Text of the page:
vvv less simplified, it really depends on what your doing.

- are you enacting a chemical reaction in one product by oxidation or reduction to make something new? like NaCl -> NaClO in a swimming pool sanitation system.
- are you destructively oxidizing the media directly like some of the papers on ammonia, NO(x), SO2 abatement. Attachment: CLEAN NOx & SO2.pdf (639kB)
This file has been downloaded 192 times.
- or are you simply plating out metal.

lots a ways to go with electrochemical cells, hence the oversimplified answer or the detailed oriented need for set-up constraints.
------------------------------------------

I had intended to throw more time at this answer, but family fist, sorry if it seems half-assed. I love electrochem. recently been reading some patents on the shor gold refining systems using ammonium chloride with nascent oxygen catalyst using gold scrap and a graphite rod as electrodes. ceramic diaphragm pot as a separator. no nitrates or fumes was a nice draw. http://www.google.com/patents/US5009755

[Edited on 8-9-2015 by violet sin]

this paper is somewhat informative about MMO Vs. Pt & graphite ( top of pg 4) Attachment: water_star.pdf (1.1MB)
This file has been downloaded 1071 times. only 9pg's long with some decent reading like common mode of failure for MMO. it also had this, among other things to say.

"in order to provide the most suitable MMO for a given application the electrode manufacturer needs specific information about the intended use. For example:- ... ..."

leading back to the simple/complicated way of answering will this metal work. special function or does it just have to not fail?



[Edited on 8-9-2015 by violet sin]

deltaH - 7-9-2015 at 22:29

Quote: Originally posted by smaerd  
Sorry DeltaH I got lost reading stuff about electrochemistry.

Yes I know the concentration of gasses in water is quite low, henry's law, etc.

I know platnium is catalytic for many hydrogen processes, but no clue about oxygen. Inface oxygen likely poison's platinums catalytical influence on those hydrogen proccesses.

Anyways, I am still completely stuck with my original question. How do I decide what electrodes can be used?


Platinum is one of the better oxygen catalysts (relatively speaking) when also considering durability, so it's used in fuel cells on both sides. The oxygen overpotential is quite high though compared to hydrogen's, so there's much research into improving that and also in making non-precious metal catalysts with similar performance.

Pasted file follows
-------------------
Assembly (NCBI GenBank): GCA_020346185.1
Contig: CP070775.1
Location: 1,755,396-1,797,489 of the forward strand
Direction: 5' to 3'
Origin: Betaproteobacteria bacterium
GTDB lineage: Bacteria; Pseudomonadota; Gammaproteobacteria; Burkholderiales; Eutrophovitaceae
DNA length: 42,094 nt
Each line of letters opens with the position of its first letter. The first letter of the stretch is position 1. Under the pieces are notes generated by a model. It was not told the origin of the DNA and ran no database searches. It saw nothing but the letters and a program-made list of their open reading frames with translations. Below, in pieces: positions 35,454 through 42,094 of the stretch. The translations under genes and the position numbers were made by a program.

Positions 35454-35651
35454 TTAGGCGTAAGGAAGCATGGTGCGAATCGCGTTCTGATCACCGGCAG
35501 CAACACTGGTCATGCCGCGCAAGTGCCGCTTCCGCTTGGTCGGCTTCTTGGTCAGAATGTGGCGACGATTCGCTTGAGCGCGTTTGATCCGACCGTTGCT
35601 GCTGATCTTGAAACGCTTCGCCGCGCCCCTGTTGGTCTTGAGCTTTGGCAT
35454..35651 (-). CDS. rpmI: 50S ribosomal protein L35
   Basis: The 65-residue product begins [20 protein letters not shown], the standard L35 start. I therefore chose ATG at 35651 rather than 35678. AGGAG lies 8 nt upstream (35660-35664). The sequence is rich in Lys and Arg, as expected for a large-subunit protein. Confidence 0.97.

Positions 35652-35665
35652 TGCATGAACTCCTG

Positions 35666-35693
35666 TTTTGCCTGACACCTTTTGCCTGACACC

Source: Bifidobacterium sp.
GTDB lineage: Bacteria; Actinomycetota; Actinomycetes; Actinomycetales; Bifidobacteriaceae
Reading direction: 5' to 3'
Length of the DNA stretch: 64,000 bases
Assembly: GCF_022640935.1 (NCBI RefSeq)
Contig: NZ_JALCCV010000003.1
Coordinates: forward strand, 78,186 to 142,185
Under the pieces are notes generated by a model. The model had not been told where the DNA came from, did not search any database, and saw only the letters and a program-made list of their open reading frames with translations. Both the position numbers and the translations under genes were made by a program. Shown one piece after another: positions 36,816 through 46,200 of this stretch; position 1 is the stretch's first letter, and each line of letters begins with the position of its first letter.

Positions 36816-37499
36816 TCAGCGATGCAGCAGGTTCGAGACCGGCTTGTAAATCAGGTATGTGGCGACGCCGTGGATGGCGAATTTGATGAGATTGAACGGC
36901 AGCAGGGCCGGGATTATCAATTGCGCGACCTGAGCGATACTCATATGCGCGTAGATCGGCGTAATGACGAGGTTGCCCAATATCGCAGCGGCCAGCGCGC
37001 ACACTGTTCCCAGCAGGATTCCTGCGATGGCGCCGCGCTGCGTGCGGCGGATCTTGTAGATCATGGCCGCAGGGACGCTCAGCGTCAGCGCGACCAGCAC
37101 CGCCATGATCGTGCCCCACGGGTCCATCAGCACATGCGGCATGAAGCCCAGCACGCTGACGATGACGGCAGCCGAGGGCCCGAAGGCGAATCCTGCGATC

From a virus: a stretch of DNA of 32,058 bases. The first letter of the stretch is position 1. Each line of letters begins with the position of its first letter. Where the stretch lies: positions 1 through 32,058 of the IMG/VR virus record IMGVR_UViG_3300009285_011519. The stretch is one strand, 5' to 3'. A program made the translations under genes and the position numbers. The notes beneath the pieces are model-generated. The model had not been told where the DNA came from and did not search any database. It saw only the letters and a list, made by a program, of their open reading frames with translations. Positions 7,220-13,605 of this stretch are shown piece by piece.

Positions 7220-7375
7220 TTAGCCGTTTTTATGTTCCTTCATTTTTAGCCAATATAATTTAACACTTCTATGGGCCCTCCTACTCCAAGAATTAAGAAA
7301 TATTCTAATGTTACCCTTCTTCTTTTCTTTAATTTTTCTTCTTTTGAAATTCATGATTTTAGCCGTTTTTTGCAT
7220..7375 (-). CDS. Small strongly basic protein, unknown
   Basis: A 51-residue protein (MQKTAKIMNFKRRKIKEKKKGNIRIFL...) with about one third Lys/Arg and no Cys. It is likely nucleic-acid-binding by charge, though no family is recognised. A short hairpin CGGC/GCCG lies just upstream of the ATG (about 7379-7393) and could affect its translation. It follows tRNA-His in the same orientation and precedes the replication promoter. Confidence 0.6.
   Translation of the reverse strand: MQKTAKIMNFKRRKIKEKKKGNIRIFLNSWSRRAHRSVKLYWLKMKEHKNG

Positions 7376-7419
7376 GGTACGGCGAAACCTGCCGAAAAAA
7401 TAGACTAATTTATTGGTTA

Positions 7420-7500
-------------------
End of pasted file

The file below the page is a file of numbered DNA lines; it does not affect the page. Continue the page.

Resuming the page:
The wiki on 'overpotential' has a nifty table:
overpotentials.JPG - 31kB
Source: https://en.wikipedia.org/wiki/Overpotential

I don't know much about oxygen poisoning the surface of platinum, I would have imagined that in a hydrogen atmosphere, this is very easily converted to water and 'unpoisoned' ;)


smaerd - 8-9-2015 at 02:41

Quote: Originally posted by deltaH  

I don't know much about oxygen poisoning the surface of platinum, I would have imagined that in a hydrogen atmosphere, this is very easily converted to water and 'unpoisoned' ;)



Show's what I know about catalysis :P. Thanks for putting up with me DeltaH. I learned a good deal here.

I also found the answer to my question! So I read through 3 of my electrosynthesis books in their relevent sections. Turns out electrode selection is based on basically what sulaiman and DeltaH had said. It's typically experimentally determined based on corrosion, cost, etc. Although they do mention that some electrodes favor or disfavor reactions at certain potential differences. So there's no clear cut way of doing this. Like any good question it lead me to maybe 2 or 2000 more.

I'm still trying to wrap my head around the difference between the Cell potential verses the Electrode potential, and Open Circuit Potential (for trickier systems).

It seems like the cell itself has an potential based on a given redox reaction pair (something I am trying to do). Then depending on what voltage I apply to the physical electrodes I can either provide not enough electrode potential to instigate that reaction, enough to initiate the reaction, then if I go over board the excess potential results in more current/faster rate of the reaction.

What I'm trying to figure out now is how can I tell if the electrodes I pick have interfering reactions. Like if I pick a silver electrode with KBr then I have a rxn at 0.07V, but if I want to do a reaction at something like -0.10V the previous reaction would interfere with that happening(assuming I am driving electrode potential negatively).

[Edited on 8-9-2015 by smaerd]

deltaH - 8-9-2015 at 09:24

Quote:
Thanks for putting up with me DeltaH.


No putting up at all, I'm no expert in this, just sharing what I think I know ;)

Quote:
What I'm trying to figure out now is how can I tell if the electrodes I pick have interfering reactions. Like if I pick a silver electrode with KBr then I have a rxn at 0.07V, but if I want to do a reaction at something like -0.10V the previous reaction would interfere with that happening(assuming I am driving electrode potential negatively).


Electrochemistry needs the details to be well defined or you may run into confusion.

Firstly, are these the half reactions you are referring to?

AgBr(s) + e- <=> Ag(s) + Br-(aq)...................E = +0.07133V
SnO(s) + 2 H+ + 2 e- <=> Sn(s) + H2O..........E = -0.10V

Now you say you're "driving the electrode potential negatively", I am not sure what you mean by this. Do you mean you are using it in this direction as written above and your other electrode is an oxidation reaction with more positive electrode potential, e.g.

Fe(s) <=> Fe(2+)(aq) + 2e-.........................E = +0.44V




smaerd - 13-9-2015 at 04:40

What I meant was applying an external voltage after the cell has reached it's open circuit potential. I think I understand these concepts now. Still don't know exactly how to go about calculating the open circuit potential. Sorry for the delay, I've been completely swamped!

The cell values I gave were completely arbitrary. My current understanding of deciding whether electrodes will have side reactions is literally looking up all the reactions I can think of in a table.